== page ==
4LN Comic Review: Green Arrow #16

Series: Green Arrow
Writer: Benjamin Percy
Artist and Colorist: Otto Schmidt
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Summary from comixology: “EMERALD OUTLAW” part five! Implicated in the killing of several high profile Seattleites, besieged by a murderous cabal of crooked cops and demonized by a mayoral candidate willing to tear the city apart to get what he wants, all seems lost for Green Arrow. That is, until help arrives in the form of a long-lost ally. It’s the return of Emiko Queen!

Green Arrow by Benjamin Percy and Otto Schmidt has easily been the most consistently great series to come out of Rebirth. Batman, Trinity, and Wonder Woman have all been awesome (in my opinion), but Green Arrow is the only one that hasn’t had a low point or an issue that I thought to myself, “This isn’t necessary…” Percey is just one of those writers that instantly captures that tone and nature of the character. Like Scott Snyder with Batman, Jason Aaron with Thor, or James Robinson with ANY Golden Age character. I honestly think Percy will easily go down as one of the best Green Arrow writers.

Since the very first issue of this series, Oliver Queen has been a Social Justice Warrior, and that had some controversy around it because even the term itself tends to be viewed, for some bizarre reason, negatively, and is often used sarcastically. But, as I said in my Green Arrow #1 review, Ollie has always, and should always, be a Social Justice Warrior. It just fits his nature. The great thing about this issue (and series) is that it tackles political issues head on and without remorse. Hell, the alternative villain, the mayor-to-be of Seattle who ran his campaign based on fear and hate, is the spitting image of Donald J. Trump. I have to give respect to Percy for guiding the story to a place so relevant to today’s topics.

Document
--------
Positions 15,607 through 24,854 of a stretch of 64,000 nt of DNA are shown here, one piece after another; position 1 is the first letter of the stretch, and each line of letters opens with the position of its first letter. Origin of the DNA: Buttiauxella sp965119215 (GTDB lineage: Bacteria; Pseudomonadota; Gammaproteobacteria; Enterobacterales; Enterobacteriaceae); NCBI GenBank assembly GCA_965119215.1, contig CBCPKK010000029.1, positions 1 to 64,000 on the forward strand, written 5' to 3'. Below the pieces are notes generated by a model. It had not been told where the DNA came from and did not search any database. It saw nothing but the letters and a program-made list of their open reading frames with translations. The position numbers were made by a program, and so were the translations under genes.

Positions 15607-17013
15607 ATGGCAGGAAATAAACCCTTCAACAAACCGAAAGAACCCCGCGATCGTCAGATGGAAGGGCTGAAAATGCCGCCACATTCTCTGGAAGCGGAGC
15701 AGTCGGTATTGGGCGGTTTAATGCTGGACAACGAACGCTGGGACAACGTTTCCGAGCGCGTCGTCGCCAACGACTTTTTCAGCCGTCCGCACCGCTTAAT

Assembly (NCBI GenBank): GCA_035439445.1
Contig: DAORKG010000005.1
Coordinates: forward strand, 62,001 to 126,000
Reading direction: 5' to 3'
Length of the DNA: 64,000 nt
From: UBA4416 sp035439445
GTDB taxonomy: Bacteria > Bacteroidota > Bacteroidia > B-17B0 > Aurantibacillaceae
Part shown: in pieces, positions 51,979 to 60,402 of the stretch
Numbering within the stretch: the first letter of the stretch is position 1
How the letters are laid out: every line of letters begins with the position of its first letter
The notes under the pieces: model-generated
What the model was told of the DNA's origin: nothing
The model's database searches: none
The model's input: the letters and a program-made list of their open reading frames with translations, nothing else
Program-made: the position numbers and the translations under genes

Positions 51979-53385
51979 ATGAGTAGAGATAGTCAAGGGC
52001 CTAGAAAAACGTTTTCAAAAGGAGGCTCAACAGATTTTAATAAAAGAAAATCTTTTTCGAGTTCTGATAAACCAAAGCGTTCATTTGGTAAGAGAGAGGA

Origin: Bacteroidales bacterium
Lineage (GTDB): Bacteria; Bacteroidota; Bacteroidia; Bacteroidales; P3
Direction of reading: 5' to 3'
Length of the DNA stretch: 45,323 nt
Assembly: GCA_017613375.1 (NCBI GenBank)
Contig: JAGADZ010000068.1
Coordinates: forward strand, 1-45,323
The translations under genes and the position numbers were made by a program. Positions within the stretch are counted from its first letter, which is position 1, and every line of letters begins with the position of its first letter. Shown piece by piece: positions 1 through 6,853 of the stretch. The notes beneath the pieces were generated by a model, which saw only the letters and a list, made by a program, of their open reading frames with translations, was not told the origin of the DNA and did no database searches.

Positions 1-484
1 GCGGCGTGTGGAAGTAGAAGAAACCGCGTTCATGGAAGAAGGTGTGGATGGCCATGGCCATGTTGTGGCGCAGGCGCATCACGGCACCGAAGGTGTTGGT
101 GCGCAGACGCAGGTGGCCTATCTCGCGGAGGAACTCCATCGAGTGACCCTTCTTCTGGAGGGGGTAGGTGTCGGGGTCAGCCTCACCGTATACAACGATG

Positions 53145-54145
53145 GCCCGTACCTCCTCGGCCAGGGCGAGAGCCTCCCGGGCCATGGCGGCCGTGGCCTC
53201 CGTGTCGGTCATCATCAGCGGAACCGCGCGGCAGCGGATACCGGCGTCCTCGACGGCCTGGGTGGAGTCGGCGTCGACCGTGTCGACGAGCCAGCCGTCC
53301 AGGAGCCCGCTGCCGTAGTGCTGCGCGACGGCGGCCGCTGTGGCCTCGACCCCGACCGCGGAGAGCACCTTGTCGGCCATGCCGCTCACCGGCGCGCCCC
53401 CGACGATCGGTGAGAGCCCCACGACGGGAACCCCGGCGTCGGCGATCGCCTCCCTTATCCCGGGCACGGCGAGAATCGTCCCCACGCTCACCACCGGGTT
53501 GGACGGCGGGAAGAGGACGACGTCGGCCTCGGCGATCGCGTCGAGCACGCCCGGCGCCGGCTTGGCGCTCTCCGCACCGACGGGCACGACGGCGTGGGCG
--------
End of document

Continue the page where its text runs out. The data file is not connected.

When it comes to art, Otto Schmidt is one of my favorite artist working with DC Comics. The more that these guys put out, the better the work gets and it’s already fantastic work. Schmidt does a incredible job with the colors and line work on every page. In the intense fight scenes, everything is clearly defined and easy to locate. I personally love the uses of dark colors such as blues, oranges, and greens. Schmidt does a great job using the color scheme to capture the tone of the book. Along with colors, Schmidt also does a great job with the facial characteristics and body language of everyone in the book.

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As I said above, Percy and  Schmidt have done amazing things with Green Arrow, and are only 16 issues into what I hope is a very long run on the character. They have re-imagined Oliver Queen as an modern-day SJW (and it works) and they are tackling real issues in a fantasy world. If you haven’t read any of their run, you are truly missing out. The first trade just came out, and this is only the 5th issue of the Emerald Outlaw story arc. So, do yourself a favor and head down to your LCS and pick up issues 12-16 and enjoy this great series as much as I do.

 

Music Pairing:

You’ll want something fairly political and fairly heavy. And for that I recommend the great Stick To Your Guns. Check out the song No Tolerance of the EP Better Dust Than Ash. And, if you dig them, check out our interview with their drummer, George Schmitz.

4LN Comic Review: Trinity #1

Series: Trinity
Writer: Francis Manapul
Artist: Francis Manapul
Inker: Francis Manapul

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Summary from Comixology: “BETTER TOGETHER” part 1! Together again for the first time! Batman, Superman and Wonder Woman. The core of the World’s Greatest Heroes…but with a new Man of Steel, the bonds these three share will be tested and redefined by super-star writer/artist Francis Manapul. In this premiere issue, see the trio travel from Metropolis to Gotham City and beyond to learn what forces launched their heroic careers. But how will this journey of discovery lead them to a new threat?”